Our Greatest Organizers Win Big At Standing Rock, But The Fight Goes On

Native Americans march to a burial ground sacred site that was disturbed by bulldozers building the Dakota Access Pipeline (D
Native Americans march to a burial ground sacred site that was disturbed by bulldozers building the Dakota Access Pipeline (DAPL), near the encampment where hundreds of people have gathered to join the Standing Rock Sioux Tribe's protest of the oil pipeline that is slated to cross the Missouri River nearby, September 4, 2016 near Cannon Ball, North Dakota. Protestors were attacked by dogs and sprayed with an eye and respiratory irritant yesterday when they arrived at the site to protest after learning of the bulldozing work. / AFP / Robyn BECK (Photo credit should read ROBYN BECK/AFP/Getty Images)

For the last few weeks many of the finest organizers in North America have been gathering in a remote camp near the Standing Rock Sioux reservation along the Missouri River. And yesterday they won a battle that -- though temporary and tenuous -- should stand with what happened at Selma and Birmingham in the annals of America's protest history.

The backstory is fairly simple. Oil companies wanted to build a pipeline to get some of the crude that they've been fracking out of the Dakotas to market. The pipeline originally was set to cross the Missouri at Bismarck, but people pointed out that a spill there would endanger water supplies for the state capitol. So they decided to endanger water supplies on the reservation instead. The Army Corps of Engineers -- which has a long history of doing bad things to Native Americans, not to mention the environment -- granted permits for the pipeline, over the objections of other federal agencies.

The tribe went to court to block the construction -- and, as is usually the case, the tribe lost yesterday in a federal courtroom, where a judge did what judges have been doing for hundreds of years to Native Americans.

But happily that's not all the tribe did. Much more importantly they went to the court of public opinion. Native Americans from across the continent poured into the camp at Standing Rock, in a show of tribal unity not seen -- well, maybe not seen almost ever. And their protest began to resonate with the world outside.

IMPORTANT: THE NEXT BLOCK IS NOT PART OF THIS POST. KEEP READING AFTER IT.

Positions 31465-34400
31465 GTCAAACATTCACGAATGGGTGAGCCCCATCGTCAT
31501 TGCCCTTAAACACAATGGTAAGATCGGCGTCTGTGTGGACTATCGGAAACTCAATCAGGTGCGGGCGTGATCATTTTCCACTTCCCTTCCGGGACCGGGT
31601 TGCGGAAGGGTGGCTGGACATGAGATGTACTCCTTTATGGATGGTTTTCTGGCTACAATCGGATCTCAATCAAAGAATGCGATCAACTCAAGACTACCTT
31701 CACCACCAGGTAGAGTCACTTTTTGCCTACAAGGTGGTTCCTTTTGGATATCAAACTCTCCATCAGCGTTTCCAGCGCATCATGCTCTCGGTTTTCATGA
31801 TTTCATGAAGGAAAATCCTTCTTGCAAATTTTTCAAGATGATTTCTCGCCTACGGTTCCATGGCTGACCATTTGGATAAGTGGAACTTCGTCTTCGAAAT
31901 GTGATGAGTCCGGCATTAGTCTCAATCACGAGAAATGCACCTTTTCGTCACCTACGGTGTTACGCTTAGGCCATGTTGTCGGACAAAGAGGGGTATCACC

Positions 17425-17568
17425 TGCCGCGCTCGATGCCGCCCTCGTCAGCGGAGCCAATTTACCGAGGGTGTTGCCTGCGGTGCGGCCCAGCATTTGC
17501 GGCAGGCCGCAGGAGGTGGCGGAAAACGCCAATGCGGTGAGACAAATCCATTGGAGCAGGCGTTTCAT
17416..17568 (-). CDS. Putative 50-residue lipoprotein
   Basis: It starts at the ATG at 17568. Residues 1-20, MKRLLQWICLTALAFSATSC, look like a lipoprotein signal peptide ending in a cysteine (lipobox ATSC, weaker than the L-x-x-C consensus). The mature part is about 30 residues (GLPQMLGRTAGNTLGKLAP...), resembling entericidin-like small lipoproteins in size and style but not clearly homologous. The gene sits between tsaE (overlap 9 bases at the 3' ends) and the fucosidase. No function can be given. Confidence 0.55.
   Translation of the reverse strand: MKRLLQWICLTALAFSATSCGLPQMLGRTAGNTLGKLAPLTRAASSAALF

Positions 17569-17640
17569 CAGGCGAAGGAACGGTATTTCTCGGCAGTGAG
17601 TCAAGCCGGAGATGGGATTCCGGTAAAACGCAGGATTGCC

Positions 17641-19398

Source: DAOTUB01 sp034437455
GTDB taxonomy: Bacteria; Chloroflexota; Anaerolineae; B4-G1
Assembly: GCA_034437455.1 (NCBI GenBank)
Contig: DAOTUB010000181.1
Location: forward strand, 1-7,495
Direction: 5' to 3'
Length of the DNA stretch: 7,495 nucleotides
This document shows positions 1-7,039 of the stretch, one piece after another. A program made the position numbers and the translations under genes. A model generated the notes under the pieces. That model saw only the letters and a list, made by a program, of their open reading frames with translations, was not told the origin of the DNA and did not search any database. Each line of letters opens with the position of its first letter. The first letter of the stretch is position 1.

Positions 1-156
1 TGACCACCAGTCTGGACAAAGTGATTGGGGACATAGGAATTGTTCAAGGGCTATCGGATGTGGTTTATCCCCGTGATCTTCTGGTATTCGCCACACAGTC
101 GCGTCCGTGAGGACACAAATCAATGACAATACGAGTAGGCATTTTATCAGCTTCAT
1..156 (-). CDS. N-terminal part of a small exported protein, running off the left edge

That resonance increased last week, after the pipeline company did two very stupid things. One, it dug up a bunch of Sioux sacred sites, a day after the tribe provided the court with a list of those locations -- it was the rough equivalent of knocking over a couple of dozen churches and maybe a corner of Arlington Cemetery. And two, when protesters tried to put their bodies in the way of that desecration, the company used attack dogs on them.

The color pictures of those snarling German shepherds were almost identical to the black and white pictures from Birmingham in 1963, and they shocked people around the country. Even around the world. In Laos, three days ago, the president was holding a 'town hall' with young Asian students. I'm pretty sure the last question he expected to get was on why his government was wrecking Indian land and watching idly as Indian bodies were bitten and beaten.

As a result of that activism and that courage, yesterday -- literally seconds after the court released its predictable result -- the federal government did something pretty unprecedented. It said it was not going to let the company build the pipeline under the Missouri River. Not for now, anyway -- not until there'd been far more consultation. It was the right thing for President Obama to do. Here are some of the things it means:

  1. The rest of us now have the time to come to full support of the tribes in their battle. There are solidarity actions scheduled across the country on Tuesday -- Bernie Sanders will headline the one in D.C., in one of his first big speeches since the end of the primary campaign. They are more important now than ever.

  • We need to ask for much more than a temporary halt. The reason the Obama administration got in this mess in the first place was that they "fast-tracked" the review process for these pipelines. In an effort to appease oil companies and pipeline unions when they were forced to halt the Keystone pipeline, they started 'expediting' review of almost every other thing in the country. That has to end.
  • A real review would look not only at the impacts on water if something spills. It would look at the impacts on the climate when that oil gets burned. New federal rules announced a couple of months ago enshrines that 'climate test' as government policy; it should be followed here, since the same communities that will suffer from pipeline spills also pay an outsized price as our climate changes.
  • It sure would be nice if Hillary Clinton actually said something about any of this. So far she's been a cipher on it, apparently unwilling to buck the banks and oil companies that have poured more money into her campaign than even into Trump's. That is... sad.
  • Mostly, though, today is a day to gaze in wonder, at the amazing organizing by native groups across this continent. As in so many battles in recent years, they have been in the vanguard and on the message that matters. In a season of political blather and bluster they spoke from the heart, and they were heard. For those of us too young to remember SNCC and SCLC and Dr. King, these past weeks have given us some sense of what it must have looked like.